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PloS one

Alveolar macrophages play a key role in cockroach-induced allergic inflammation via TNF-α pathway.


PMID 23094102

Abstract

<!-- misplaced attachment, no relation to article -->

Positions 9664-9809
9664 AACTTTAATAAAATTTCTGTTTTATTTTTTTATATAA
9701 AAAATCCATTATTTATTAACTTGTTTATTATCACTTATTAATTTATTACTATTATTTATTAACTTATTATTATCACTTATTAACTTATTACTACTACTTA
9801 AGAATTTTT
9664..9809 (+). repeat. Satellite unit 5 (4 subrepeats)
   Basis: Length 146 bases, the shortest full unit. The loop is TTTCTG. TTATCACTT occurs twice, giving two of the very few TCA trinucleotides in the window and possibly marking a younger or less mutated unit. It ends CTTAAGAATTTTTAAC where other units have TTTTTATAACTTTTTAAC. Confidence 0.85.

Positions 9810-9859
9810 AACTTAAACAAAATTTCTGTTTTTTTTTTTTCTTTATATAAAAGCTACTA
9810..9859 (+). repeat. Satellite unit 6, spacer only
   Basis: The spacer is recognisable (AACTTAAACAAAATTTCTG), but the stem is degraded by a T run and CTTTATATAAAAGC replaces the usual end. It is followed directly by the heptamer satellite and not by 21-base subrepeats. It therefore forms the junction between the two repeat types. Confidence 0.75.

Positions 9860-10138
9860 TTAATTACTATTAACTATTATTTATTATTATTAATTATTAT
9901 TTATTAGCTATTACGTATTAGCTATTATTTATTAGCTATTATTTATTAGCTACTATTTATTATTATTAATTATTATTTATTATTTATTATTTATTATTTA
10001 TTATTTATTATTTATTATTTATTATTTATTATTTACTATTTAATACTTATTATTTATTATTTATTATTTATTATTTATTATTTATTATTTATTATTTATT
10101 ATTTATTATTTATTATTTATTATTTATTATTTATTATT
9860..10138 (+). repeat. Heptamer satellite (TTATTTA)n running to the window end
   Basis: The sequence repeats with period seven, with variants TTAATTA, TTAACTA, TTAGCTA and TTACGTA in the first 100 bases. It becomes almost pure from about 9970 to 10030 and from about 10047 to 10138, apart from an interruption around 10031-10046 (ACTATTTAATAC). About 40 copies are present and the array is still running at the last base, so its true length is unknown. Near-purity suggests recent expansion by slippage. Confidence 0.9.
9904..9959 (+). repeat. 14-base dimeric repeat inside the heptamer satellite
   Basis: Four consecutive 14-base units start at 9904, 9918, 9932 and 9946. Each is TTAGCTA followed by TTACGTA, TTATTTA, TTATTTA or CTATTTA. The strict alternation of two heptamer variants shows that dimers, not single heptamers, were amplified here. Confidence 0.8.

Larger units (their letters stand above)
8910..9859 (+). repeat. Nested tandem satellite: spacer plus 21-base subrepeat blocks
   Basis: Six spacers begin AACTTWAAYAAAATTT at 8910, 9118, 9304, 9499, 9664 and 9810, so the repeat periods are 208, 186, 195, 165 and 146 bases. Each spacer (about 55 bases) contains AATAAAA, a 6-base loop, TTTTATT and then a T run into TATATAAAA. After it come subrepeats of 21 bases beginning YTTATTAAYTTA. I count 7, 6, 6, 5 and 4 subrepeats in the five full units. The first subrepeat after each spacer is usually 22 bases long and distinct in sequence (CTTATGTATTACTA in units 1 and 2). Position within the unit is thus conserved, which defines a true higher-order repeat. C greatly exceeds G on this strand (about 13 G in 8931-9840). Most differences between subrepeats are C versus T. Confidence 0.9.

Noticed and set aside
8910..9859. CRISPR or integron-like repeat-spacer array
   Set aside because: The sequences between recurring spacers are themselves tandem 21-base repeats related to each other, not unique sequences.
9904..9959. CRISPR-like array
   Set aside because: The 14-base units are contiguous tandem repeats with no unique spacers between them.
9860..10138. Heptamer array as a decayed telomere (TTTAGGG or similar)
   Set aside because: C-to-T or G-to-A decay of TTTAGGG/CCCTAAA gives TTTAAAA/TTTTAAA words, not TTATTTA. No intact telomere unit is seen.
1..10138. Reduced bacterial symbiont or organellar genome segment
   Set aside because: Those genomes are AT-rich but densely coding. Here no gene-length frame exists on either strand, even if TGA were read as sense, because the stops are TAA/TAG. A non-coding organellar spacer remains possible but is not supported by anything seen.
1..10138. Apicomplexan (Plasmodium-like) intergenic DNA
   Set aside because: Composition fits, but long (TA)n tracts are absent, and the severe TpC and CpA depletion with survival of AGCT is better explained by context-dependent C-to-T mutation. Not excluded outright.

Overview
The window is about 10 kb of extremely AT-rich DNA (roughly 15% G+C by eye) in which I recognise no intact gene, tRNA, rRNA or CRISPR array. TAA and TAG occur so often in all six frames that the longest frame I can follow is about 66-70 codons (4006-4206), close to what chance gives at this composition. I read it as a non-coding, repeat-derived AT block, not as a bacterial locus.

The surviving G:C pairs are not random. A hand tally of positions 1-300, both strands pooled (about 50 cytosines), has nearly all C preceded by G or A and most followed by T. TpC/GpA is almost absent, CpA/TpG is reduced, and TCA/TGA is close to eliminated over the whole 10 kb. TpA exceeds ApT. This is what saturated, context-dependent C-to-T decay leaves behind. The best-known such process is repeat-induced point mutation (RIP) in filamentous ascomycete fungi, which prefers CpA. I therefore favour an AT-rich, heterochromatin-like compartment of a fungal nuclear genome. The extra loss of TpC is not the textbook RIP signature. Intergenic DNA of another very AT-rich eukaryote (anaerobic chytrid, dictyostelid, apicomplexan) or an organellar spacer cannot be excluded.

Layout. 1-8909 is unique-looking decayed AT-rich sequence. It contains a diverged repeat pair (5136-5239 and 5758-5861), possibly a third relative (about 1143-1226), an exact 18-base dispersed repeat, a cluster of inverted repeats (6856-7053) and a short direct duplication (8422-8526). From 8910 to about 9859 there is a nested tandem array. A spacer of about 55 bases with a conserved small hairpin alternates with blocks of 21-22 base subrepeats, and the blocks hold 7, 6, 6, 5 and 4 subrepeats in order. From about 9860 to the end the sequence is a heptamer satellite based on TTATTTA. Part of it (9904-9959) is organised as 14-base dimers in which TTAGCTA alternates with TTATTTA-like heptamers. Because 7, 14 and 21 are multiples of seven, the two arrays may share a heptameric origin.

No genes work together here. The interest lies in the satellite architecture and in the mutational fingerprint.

The activity of the serine protease in the German cockroach allergen is important to the development of allergic disease. The protease-activated receptor (PAR)-2, which is expressed in numerous cell types in lung tissue, is known to mediate the cellular events caused by inhaled serine protease. Alveolar macrophages express PAR-2 and produce considerable amounts of tumor necrosis factor (TNF)-α. We determined whether the serine protease in German cockroach extract (GCE) enhances TNF-α production by alveolar macrophages through the PAR-2 pathway and whether the TNF-α production affects GCE-induced pulmonary inflammation. Effects of GCE on alveolar macrophages and TNF-α production were evaluated using in vitro MH-S and RAW264.6 cells and in vivo GCE-induced asthma models of BALB/c mice. GCE contained a large amount of serine protease. In the MH-S and RAW264.7 cells, GCE activated PAR-2 and thereby produced TNF-α. In the GCE-induced asthma model, intranasal administration of GCE increased airway hyperresponsiveness (AHR), inflammatory cell infiltration, productions of serum immunoglobulin E, interleukin (IL)-5, IL-13 and TNF-α production in alveolar macrophages. Blockade of serine proteases prevented the development of GCE induced allergic pathologies. TNF-α blockade also prevented the development of such asthma-like lesions. Depletion of alveolar macrophages reduced AHR and intracellular TNF-α level in pulmonary cell populations in the GCE-induced asthma model. These results suggest that serine protease from GCE affects asthma through an alveolar macrophage and TNF-α dependent manner, reflecting the close relation of innate and adaptive immune response in allergic asthma model.

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